Menu plan with calorie counts. Every week, write down what you are eating for supper and estimate the calories. I menu plan supper anyway, but by adding the estimated calorie counts, I can eat more or less during the day, depending if supper is chicken breasts (wonder how many hits I'll get on my blog for including the word breasts...tee hee) or cheeseburgers. If you are really organized, menu plan lunch and breakfast as well. I don't do that, but I do keep a list of suggested 200 and 300 calorie breakfasts and under 500 calorie lunches in my planner. The other advantage of menu planning? You save money on shopping trips (because you know what you have to buy) and you save calories by eating at home instead of eating out all the time. (Because, let's face it, when you didn't make that turkey wrap on Friday night, you didn't order a salad. You ordered a pizza. You know you did.)
Example of a menu plan (half week):
Breakfasts (200 cal) - one waffle with butter/syrup and coffee, one slice of toast with smear of peanut butter and coffee, one packet of grits with sprinkle of cheese and coffee. (Note that coffee is nonnegotiable.)
Lunches (400 calories) - grilled chicken salad with dressing; chili cheese baked potato; peanut butter sandwich (just some options jotted in my planner!)
M Roast Beef/Veggies 550 cals.
T Pasta and Chicken 525 cals.
W Out (Japanese - stay under 800 calories)
(You can't really tell, but half the pasta is actually peppers and half the cream sauce is fat free half and half while the rest is chicken stock. Another trick? Half the plate is fruit or veggies. The chicken is baked with a bit of panko, calorie-free dried onions, and a sprinkle of hard cheese.)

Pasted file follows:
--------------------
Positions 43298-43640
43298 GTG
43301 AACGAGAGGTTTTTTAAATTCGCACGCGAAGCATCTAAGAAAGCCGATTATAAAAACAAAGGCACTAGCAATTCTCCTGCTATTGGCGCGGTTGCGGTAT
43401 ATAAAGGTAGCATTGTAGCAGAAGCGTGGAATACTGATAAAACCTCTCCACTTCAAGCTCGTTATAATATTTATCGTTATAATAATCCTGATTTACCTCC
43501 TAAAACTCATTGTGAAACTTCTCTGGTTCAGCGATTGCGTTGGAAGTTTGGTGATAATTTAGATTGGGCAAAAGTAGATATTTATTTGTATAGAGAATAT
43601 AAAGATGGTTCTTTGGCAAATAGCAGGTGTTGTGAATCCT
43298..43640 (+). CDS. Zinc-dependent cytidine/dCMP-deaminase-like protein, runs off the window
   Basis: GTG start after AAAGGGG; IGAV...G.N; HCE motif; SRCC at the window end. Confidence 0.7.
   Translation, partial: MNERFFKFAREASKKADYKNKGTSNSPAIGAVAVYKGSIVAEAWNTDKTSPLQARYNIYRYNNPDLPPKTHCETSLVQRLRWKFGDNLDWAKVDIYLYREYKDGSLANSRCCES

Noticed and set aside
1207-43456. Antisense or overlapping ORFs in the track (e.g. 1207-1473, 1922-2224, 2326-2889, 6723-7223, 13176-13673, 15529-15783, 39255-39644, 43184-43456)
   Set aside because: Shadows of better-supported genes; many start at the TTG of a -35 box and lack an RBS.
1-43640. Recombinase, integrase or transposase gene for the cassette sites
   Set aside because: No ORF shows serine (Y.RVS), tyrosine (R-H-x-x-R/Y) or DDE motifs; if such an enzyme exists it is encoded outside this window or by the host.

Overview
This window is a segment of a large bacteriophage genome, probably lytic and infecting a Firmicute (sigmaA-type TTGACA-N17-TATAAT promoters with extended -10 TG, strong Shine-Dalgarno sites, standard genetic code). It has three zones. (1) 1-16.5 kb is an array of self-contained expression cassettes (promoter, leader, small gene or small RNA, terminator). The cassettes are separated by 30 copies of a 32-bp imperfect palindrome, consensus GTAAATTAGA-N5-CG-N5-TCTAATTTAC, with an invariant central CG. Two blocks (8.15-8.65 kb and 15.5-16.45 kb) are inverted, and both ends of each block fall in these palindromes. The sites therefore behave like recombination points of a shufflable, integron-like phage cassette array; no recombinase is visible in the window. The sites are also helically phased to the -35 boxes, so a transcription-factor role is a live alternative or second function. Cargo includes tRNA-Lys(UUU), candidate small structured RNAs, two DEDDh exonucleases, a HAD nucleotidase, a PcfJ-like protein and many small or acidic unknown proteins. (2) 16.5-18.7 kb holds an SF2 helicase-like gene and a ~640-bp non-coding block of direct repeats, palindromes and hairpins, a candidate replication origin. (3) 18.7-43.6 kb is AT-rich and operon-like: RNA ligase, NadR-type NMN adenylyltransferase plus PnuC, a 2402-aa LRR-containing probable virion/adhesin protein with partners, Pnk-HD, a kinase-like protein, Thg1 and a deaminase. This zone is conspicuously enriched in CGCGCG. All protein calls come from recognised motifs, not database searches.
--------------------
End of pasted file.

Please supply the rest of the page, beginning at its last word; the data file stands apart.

Use an on-line calorie counter. I use www.myfitnesspal.com, but any of them work. Enter food as you eat it. Enter your recipes, figure out how much you ACTUALLY eat per serving, and use that resource to track your calories. On the road, most of these programs have smart phone apps. ( I don't have a smart phone. Yes, yes, yes. 2012 yada yada. I keep a little planner in my bag to jot calories and other notes in while on the road.) Enters foods as you eat them, both so you learn serving sizes and so you monitor your intake.
Know how many servings you are actually eating. You can do this by measuring everything. Don't worry, after a while you will learn how much one tablespoon of peanut butter is. You can measure by sight. (A serving of peanut butter if about the size of my thumb. A serving of cheese is the same. A serving of meat - 3 to 4 ounces - is the size of my palm of my hand.) Or, you can look at how many servings come in a jar and multiply that by the number of calories in a jar, then divide by how many servings you get out of the jar.
I have trouble with my favorite peanut butter. I always eat more than a serving. It has 14 servings, so I now mark that on the jar. If I eat half the jar in one sitting (OINK), I mark off seven servings:
If I get to the bottom of the jar and have not logged all the calories, I go ahead and log the rest. My thighs will log it, so I might as well be honest with myself. (The sad truth is that I ate an eighth serving when I dug out this jar to take a picture. Oink oink.)
Please feel free to share your tips for organized dieting in the comments.